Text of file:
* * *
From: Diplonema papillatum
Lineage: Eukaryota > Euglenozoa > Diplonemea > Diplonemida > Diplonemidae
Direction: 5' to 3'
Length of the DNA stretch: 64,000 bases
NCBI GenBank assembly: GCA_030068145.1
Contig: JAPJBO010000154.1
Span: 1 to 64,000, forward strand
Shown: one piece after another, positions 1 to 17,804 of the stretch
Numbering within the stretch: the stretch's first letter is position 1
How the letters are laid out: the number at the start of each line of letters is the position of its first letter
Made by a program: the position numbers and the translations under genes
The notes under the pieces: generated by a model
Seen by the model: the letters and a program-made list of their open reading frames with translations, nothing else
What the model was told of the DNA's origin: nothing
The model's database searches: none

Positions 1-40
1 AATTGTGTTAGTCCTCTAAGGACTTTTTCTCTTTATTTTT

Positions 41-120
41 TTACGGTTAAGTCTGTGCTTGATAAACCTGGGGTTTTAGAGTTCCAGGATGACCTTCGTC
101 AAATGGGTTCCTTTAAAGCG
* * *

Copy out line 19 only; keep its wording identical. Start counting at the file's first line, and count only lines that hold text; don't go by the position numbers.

41 TTACGGTTAAGTCTGTGCTTGATAAACCTGGGGTTTTAGAGTTCCAGGATGACCTTCGTC